The proposal “what are the chances of…” rests on the fact, even promotes it, that there is a significance to one number coming “after” another number.

But there is no more or less significance to a number coming after a number than a number not coming after another number.

We see, then, that there are no grounds for any chance or probability that certain numbers can come up, or not, other than the grounds we arbitrarily impose on numbers, and these are not mathematical grounds.

The number system, and the grounds we impose on it, have unique sources and so are not essentially related.

Whatever the sequence, it is determined by what comes next. But there is no mathematical significance to the idea that one number comes “after” another number, any more than the mathematical system can detect - find a significance to - a “next to”.

Preamble:
There is no number that is “more valuable” than any other number. We do, however, use numbers to represent what is valuable. For instance, whether there are 3 digits or 4 on your bank account statement is significant to you. The function of numbers isn’t different than that of words; we use them to represent, organize, communicate, and understand the world.

To the point:
I. When you are calculating probability, you use numbers to represent things about the world. If you want to calculate the probability of a dice roll, you have to use a set of 6 numbers as the base set. This is not an “arbitrary imposition” —it’s because the actual physical dice has that many sides. None of this is arbitrary. And none of it implies that there is a significance to numbers beyond the significance of that which they can be used to represent.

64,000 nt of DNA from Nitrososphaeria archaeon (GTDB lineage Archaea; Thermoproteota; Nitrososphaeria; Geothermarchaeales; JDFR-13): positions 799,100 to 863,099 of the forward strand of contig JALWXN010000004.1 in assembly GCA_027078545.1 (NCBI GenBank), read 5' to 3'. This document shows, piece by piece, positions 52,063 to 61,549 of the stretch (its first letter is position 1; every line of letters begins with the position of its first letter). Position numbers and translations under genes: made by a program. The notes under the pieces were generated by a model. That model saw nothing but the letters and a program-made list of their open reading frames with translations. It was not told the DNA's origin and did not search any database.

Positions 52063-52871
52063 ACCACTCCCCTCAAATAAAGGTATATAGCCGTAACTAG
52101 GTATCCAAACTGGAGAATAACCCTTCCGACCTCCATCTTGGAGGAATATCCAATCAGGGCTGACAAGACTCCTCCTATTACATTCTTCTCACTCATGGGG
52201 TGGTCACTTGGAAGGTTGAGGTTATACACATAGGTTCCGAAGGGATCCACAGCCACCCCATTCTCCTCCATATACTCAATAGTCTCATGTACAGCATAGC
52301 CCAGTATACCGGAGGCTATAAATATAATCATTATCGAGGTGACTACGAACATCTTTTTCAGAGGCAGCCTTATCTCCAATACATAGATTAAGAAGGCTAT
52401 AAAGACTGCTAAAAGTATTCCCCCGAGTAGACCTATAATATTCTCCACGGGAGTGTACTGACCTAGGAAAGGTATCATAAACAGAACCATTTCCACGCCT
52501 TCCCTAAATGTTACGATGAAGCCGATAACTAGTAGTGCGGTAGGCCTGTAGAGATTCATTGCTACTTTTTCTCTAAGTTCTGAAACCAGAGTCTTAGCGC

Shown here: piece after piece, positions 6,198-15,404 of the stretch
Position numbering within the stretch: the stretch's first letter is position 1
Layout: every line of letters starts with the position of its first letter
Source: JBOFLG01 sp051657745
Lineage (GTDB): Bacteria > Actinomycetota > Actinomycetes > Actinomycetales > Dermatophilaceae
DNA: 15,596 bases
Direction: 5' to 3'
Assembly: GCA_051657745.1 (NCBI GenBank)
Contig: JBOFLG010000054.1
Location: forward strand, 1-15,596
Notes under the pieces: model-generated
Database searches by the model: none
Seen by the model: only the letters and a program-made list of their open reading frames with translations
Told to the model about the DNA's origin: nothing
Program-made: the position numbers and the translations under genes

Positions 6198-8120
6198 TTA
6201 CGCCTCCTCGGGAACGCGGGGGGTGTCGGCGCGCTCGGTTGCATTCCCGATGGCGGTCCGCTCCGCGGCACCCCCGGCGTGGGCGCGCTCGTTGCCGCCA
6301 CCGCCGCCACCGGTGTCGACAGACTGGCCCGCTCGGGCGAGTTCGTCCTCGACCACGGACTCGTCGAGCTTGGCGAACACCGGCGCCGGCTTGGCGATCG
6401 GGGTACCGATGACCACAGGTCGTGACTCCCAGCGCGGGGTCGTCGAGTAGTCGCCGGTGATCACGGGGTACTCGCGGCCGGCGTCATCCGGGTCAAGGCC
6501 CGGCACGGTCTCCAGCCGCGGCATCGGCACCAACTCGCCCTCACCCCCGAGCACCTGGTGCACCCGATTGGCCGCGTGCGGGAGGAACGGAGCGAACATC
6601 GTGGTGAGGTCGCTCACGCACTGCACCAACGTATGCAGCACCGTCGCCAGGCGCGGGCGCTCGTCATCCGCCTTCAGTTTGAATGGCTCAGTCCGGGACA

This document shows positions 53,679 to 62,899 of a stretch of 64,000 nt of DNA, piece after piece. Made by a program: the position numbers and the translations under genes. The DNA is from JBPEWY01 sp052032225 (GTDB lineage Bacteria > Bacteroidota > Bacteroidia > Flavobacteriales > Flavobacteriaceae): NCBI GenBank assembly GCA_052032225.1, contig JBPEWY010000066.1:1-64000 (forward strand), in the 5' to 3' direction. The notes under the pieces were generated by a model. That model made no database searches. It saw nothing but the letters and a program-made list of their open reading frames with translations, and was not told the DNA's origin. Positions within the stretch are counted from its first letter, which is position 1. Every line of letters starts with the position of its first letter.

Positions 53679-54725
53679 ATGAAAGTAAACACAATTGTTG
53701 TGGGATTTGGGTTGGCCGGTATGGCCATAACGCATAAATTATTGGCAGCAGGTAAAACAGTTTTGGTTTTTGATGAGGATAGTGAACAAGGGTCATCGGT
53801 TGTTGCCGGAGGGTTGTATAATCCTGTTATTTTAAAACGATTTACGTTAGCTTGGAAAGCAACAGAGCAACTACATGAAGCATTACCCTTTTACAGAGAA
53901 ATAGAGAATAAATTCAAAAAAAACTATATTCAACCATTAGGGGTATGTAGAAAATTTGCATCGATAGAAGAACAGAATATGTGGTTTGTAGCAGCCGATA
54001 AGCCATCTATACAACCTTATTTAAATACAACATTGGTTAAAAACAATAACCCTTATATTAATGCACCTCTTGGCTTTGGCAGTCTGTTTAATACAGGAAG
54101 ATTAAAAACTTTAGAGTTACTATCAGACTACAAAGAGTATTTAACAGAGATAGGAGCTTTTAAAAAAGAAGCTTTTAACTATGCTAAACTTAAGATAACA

II. Furthermore, it makes no difference to your calculation whether you write the numbers {1,2,3,4,5,6] or [6,5,4,3,2,1]—or any other way. What matters is that there are 6 numbers in the base set. That’s all.

Afterword:
I think this is fairly in line with what you’ve said—the only objection was the use of the word: “arbitrarily”. …No, on second thought, this is very different. For calculating probability, the order of the numbers in your base set does not matter, at all. —No “significance”.

Numbers are just symbols like words. Mathematics is just another language with its own “grammar” so to speak. I don’t know if this post is relevant to the topic, but I just felt that I needed to say that.

We calculate chances due to the number of times it has occured or not occured in the past. So the odds or the chances are not truly math but they have a basis in math in that we do have to add subtract and come up with the answer. there is a significant reasoning that uses mathematical calculations in the odds . Number is a category just as home is a category or family is, or work or anything else. All have significance. Without categories we would be far more screwed up than we already are. Imagine your brain unable to seperate data. If you can’t, try a good hit of acid you might get the idea then.

Considering that numbers and counting are constructs, then there seems little reason to think what you’ve noted is significant. It would be like saying “have you ever noticed that the order in which letters go is irrelevant, and it assumes some kind of significance of each letter?”

Yes I have, and no it doesn’t matter. That’s kind of the idea. It’s a construct of some kind. That’s what they are. If they were naturally occurring somehow then you wouldn’t have a point to make because there would be some natural significance.